Planning your open course - before you build it

Before you attempt to upload anything online, you will need to think about the following:

  1. Audience and purpose
  2. Learning Design
  3. Structure and Metadata
  4. Writing the course
  5. Copyright
  6. Accessibility
  7. Assessment and rewards

3. Structure and Metadata

It is good practice to structure your open course or resource from the start.  This is partly because moving things around might be more time consuming later.  However, if you are opting for a very simple, single page design or are collaborating with others in your space create the course, this will be less important at the start, though you may want to review the structure later.

Structuring the course can mean creating a storyboard for your course and collating a set of assets before beginning to decide how best to display and deliver the course. It will also help you decide which Moodle resources and activities are the most suitable to use for each part of the 'story' of your course.

You need to ensure that you complete the metadata (data about your course) to make it easy to find in online searches - if useful metadata is not included, then search engines will not find your course, even though OpenLearn Create is Google indexed.  Metadata includes keywords or tags, labels and descriptions. 

It is usually a good idea for an open course to have the following elements:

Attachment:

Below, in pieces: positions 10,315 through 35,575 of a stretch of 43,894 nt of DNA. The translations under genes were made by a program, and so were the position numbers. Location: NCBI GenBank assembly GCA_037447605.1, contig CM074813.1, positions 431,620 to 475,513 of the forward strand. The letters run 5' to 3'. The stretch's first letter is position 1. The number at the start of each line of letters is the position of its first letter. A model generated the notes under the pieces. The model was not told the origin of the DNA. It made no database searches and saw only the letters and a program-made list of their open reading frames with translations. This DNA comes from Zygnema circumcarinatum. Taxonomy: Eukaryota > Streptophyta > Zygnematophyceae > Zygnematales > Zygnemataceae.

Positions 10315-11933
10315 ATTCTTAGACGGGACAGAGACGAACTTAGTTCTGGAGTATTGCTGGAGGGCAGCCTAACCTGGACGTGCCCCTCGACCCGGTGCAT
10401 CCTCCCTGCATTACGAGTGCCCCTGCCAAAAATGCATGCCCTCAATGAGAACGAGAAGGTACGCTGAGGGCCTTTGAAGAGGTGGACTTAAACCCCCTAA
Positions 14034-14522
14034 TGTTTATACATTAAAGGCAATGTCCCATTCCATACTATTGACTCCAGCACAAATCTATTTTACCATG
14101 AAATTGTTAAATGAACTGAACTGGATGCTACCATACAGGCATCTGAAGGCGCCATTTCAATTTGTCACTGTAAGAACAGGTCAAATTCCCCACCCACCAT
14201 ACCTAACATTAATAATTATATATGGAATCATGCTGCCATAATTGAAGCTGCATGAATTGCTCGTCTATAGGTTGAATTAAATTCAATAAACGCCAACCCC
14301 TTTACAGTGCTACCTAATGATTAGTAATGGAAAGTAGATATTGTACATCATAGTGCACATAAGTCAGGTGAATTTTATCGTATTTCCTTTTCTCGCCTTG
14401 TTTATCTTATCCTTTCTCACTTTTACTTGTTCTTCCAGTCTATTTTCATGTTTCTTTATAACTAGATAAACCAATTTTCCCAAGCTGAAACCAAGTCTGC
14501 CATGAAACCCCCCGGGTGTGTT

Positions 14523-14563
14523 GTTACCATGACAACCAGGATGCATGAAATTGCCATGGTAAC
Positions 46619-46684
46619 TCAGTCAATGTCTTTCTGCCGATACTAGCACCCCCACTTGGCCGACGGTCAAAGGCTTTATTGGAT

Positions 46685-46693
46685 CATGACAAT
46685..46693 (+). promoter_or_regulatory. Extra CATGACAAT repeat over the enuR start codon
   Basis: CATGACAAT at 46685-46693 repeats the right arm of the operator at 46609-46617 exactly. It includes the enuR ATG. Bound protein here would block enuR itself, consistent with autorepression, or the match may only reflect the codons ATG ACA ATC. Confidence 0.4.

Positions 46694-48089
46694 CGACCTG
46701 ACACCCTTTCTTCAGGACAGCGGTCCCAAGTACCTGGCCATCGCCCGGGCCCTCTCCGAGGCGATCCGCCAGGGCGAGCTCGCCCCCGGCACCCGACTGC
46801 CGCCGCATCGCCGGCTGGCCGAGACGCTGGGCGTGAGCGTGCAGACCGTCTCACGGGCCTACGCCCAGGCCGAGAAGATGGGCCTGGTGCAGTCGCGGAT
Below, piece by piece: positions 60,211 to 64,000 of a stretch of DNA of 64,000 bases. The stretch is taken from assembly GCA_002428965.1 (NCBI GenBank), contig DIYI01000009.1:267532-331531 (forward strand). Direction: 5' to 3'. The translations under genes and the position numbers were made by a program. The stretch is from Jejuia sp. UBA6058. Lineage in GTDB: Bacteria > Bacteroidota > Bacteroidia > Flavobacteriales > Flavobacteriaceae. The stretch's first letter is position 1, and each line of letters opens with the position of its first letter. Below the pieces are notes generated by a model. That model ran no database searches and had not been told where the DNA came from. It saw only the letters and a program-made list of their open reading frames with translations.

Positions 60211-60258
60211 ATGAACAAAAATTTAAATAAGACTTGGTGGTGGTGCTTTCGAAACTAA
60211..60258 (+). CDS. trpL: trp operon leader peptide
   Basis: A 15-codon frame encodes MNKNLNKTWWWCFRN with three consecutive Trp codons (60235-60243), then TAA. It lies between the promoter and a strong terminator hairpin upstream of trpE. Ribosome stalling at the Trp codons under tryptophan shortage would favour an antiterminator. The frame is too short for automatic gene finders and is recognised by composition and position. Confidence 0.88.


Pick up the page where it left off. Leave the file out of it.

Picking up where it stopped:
• Course overview - A section with useful information about the resource (you might call this 'week 0' or 'before you start')
  • Learning outcomes which explain to potential learners what they can expect to learn by studying the course - see How to write learning outcomes
  • A straightforward logical structure that reflects the amount of material included and the time the user might spend working through the resource - it is also helpful to provide an approximate time each activity may take to complete (for example Activity 2, Title of activity, 20 minutes).
  • Overview text for each section/week/topic if the resource is divided in this way
  • Where next section for what users might do after they've completed the resource.
  • Some form of evaluation of the resource (questionnaire, survey) and assessment (e.g. self-assessment, quizzes, badges)
  • Acknowledgements page - essential if some of the resources you include in your resource are not your copyright and good to have for proper acknowledgement of who was involved in writing your resource.  Set up an acknowledgments page with information about authors, other contributors and a list of all resources used for which you do not own the copyright and have cleared the copyright to use. You need to include full attribution information Title, Author, Source and Licence for each resource used even if you have given attribution information with the resources elsewhere in the course (for example in a caption for an image). 
    Good examples of Acknowledgements pages include those of Introduction to Dyslexia and Inclusive PracticeUnderstanding Parkinson's for health and social care staff and How to make an open online course.
  • A list of References for resources you have cited will show your course is based on credible, valid data as well as knowledge and experience of those involved in writing the course.

You need to decide how the resource is displayed on screen - make several hours of study more manageable for learners by dividing the material into sections, weeks or topics with each of these on a different page.  For a very short study time all the material could probably be on one page (freeform).